Let’s focus on a business issue common to U.S. business owners today — are your workers employees or independent contractors (and really, what does that mean anyway)?
Basically an employee is, as the IRS puts it, “anyone who performs services for you… if you can control what will be done and how it will be done. This is so even when you give the employee freedom of action. What matters is that you have the right to control the details of how the services are performed.” [source]
On the other hand, an independent contractor (or freelancer) is a self-employed individual. You’re not their employer. You’re they’re client — usually one of several. You can determine the end result you’re looking for and hire a service provider to do that work for you, but you cannot control how that work is actually done as long as they meet their contracted terms, like a deadline.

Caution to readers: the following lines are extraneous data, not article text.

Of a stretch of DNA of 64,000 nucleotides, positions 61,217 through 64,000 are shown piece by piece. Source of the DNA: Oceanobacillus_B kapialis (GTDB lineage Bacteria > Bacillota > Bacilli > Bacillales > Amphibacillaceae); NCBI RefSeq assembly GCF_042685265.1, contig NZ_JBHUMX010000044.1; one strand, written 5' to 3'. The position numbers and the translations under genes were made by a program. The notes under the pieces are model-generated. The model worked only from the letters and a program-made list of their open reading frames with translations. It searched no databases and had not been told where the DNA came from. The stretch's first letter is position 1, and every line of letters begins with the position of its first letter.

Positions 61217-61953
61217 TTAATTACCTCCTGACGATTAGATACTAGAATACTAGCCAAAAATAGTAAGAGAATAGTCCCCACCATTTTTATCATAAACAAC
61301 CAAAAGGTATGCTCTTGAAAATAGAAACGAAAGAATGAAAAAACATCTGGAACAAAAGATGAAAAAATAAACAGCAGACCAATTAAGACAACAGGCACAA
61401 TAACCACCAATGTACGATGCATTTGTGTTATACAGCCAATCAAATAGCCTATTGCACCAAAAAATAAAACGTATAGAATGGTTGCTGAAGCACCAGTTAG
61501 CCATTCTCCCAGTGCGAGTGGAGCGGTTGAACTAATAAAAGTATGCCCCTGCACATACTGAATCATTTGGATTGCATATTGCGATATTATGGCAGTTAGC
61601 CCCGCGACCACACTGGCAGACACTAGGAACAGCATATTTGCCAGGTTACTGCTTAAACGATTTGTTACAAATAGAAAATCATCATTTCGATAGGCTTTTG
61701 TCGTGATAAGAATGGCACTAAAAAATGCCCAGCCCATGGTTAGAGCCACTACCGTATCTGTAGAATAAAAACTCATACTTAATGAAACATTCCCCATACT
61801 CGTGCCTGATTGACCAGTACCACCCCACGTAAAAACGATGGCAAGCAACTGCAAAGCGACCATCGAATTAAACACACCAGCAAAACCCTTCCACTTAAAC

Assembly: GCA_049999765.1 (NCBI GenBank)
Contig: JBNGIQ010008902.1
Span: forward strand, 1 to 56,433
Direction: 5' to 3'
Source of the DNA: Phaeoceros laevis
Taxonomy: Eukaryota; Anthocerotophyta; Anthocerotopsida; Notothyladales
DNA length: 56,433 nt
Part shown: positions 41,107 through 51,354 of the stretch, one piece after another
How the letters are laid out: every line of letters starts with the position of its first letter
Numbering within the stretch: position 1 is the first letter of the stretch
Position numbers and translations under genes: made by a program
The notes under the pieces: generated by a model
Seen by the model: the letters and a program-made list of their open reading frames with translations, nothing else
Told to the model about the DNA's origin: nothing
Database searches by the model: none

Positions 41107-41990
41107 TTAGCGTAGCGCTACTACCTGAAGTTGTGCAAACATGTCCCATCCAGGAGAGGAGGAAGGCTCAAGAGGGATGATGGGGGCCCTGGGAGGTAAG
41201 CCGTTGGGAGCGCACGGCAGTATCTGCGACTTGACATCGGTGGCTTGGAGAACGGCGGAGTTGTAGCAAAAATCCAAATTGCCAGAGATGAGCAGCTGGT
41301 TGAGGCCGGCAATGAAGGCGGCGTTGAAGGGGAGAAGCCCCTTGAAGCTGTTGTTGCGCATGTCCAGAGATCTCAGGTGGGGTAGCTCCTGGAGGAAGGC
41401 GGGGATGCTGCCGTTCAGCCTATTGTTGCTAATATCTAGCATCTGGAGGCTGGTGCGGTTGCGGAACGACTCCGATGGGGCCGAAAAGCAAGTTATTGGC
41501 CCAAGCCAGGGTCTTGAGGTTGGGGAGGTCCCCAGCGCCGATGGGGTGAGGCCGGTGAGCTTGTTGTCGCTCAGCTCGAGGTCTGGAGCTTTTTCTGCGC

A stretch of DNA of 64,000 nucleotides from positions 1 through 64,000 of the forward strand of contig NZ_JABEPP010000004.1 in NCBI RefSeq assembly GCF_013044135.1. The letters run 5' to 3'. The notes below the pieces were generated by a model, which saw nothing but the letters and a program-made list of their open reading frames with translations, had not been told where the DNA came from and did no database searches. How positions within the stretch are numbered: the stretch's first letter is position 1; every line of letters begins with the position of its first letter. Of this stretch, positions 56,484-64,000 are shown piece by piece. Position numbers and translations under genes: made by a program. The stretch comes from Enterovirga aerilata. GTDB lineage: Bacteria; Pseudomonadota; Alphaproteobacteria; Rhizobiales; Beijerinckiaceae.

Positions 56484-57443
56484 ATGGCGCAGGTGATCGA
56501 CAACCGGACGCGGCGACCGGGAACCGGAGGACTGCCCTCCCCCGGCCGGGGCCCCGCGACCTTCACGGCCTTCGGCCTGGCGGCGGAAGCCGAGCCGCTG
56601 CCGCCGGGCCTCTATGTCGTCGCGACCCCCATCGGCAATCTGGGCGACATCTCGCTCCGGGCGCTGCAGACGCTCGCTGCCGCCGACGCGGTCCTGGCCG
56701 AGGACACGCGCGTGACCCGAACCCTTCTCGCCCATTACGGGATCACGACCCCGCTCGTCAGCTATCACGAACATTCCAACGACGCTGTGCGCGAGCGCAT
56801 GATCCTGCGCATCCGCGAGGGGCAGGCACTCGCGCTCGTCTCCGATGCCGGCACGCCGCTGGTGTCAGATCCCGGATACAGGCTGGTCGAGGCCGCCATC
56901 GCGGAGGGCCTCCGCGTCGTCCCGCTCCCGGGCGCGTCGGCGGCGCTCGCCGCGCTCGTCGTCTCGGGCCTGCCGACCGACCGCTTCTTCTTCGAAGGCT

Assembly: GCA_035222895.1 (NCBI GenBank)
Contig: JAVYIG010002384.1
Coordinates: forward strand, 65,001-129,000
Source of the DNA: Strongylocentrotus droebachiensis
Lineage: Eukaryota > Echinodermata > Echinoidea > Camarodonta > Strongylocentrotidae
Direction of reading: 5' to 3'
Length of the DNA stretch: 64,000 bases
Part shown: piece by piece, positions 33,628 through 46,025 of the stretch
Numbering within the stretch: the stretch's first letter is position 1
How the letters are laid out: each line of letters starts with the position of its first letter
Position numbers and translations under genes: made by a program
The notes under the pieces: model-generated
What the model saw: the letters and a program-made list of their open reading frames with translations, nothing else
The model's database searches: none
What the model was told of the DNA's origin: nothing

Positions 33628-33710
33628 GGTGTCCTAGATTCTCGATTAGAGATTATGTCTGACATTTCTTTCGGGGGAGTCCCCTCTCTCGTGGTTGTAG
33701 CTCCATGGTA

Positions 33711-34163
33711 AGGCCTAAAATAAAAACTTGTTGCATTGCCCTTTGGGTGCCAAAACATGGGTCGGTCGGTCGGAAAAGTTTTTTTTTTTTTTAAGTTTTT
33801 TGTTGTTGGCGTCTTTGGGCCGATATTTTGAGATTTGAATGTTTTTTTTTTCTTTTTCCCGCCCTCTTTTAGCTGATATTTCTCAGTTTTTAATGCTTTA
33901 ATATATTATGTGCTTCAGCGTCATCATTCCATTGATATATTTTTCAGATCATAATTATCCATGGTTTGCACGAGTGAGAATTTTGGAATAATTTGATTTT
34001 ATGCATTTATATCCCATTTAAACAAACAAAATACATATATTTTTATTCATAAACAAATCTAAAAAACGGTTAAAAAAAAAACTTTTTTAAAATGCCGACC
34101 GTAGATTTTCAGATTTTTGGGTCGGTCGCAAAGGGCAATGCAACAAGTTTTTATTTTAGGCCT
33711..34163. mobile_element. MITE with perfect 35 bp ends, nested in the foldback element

Why It’s Important to Classify Workers Correctly
Here’s a good reason to classify your workers correctly: if you don’t, you might find yourself dealing with the IRS. No one wants that, right?
When you hire someone as your employee, you take on certain obligations. That includes withholding income tax, withholding and paying Social Security and Medicare taxes, and paying unemployment tax based on the wages paid out. When you hire an independent contractor, they’re responsible for their full income tax, Social Security, and Medicare payments.
Don’t think that you can hire a worker, exercise an employer-like level of control over them, and simply classify them as an independent contractor to try to save money though. Try it, and you might find yourself with a huge tax bill down the road when the IRS finds out.